To George Clinton
Philadelphia September 10th,1 1793.
The President of the United States has received the letter, which Your Excellency addressed to him on the second instant.
The event which Your Excellency has communicated, is indeed, what you express it to be, of national concern, and the power of arresting, derived from4 the 9th: article of the consular convention with France, is capable of great abuse. For altho’ some degree of security may arise from the character of Consuls and Vice-Consuls, who alone are designated as intitled to demand deserters; and a person unjustly apprehended be ultimately discharged;5 yet the facility which is afforded by that instrument, for obtaining the interposition of the Magistracy, merely by exhibiting the register of a vessel, or a ship’s roll, may often expose to a temporary imprisonment those, who never constituted a part of any crew whatsoever. The President therefore feels an assurance, that by the cautions which Your Excellency will prescribe to yourself on such occasions, you will save the United States from every possible embarrassment. I have the honor to be with sentiments of great respect Sir, Your most obedient and most humble servant
RC (Irving Coopersmith, New York, New York, 1955); in a clerk’s hand, signed by TJ; date completed after PrC was made (see note 1 below); at foot of text: “His Excellency the Governor of the State of New York.” PrC (DLC); unsigned; date completed in ink. Dft (DLC: TJ Papers, 93: 16017); entirely in the hand of Edmund Randolph; undated; only the most important emendations are noted below; at head of text: “Draught of a letter, proposed to be written by the Secretary of state to the Governor of New-York”; conjoined to Dft of TJ to James Duane, 10 Sep. 1793. FC (Lb in DNA: RG 59, DL). Described in SJL as “drawn by E.R.”; draft recorded in SJPL under 5 Sep. 1793: “E.R’s draught of a lre from Th:J. to Govr. of N.Y. arrest of Galbaud.”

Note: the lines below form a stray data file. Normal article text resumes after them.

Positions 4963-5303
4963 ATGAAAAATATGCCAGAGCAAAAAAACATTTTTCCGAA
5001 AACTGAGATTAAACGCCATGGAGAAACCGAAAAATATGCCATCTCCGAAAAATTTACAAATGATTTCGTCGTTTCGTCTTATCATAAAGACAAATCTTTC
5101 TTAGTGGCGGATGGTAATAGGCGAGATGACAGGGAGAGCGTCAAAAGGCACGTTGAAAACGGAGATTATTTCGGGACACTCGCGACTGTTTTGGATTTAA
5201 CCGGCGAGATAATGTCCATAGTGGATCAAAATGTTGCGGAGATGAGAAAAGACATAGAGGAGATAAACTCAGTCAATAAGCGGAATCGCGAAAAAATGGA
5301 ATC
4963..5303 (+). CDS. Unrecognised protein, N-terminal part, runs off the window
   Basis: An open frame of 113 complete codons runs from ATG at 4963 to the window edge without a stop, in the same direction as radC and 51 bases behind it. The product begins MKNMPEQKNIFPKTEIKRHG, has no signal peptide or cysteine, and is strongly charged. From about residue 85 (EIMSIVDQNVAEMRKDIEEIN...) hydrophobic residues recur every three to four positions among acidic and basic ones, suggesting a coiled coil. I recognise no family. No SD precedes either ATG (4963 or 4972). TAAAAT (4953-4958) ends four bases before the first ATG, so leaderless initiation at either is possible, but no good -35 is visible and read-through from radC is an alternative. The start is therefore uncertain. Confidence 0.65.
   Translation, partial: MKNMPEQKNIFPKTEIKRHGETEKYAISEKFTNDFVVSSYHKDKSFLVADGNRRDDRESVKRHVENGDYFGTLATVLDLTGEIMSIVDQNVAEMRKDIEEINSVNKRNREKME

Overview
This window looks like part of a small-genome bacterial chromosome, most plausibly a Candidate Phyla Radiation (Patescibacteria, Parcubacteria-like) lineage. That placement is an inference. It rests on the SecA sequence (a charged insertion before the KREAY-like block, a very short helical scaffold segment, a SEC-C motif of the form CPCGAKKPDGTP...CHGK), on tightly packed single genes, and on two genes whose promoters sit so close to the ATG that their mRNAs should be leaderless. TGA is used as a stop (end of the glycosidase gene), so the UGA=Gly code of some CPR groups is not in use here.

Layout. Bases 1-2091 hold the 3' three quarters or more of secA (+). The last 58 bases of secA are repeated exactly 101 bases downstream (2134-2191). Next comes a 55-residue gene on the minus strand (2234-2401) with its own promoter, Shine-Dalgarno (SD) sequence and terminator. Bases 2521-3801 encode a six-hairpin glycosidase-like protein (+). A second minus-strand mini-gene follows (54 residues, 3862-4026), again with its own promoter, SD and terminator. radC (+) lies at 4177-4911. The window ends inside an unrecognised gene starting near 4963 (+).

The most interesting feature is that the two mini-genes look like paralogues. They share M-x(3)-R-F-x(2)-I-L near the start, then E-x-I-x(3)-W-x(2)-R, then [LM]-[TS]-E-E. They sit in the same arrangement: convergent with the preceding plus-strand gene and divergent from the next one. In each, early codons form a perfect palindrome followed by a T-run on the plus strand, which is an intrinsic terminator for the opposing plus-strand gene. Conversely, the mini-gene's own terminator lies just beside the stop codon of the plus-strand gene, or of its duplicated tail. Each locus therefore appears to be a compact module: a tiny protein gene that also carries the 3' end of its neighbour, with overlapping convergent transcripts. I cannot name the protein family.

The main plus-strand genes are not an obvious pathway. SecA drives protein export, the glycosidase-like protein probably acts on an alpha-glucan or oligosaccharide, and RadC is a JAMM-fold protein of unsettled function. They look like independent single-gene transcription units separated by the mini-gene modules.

1. Day inserted in space left blank in manuscript; day inserted in ink on PrC.
2. In Dft Randolph here canceled “United Stat.”
3. In Dft Randolph here canceled “[or] its stipulation.”
4. Preceding two words interlined in Dft in place of “under.”
5. In Dft Randolph first wrote “and a person apprehended will be be discharged, if he be unjustly seized” before altering the phrase to read as above.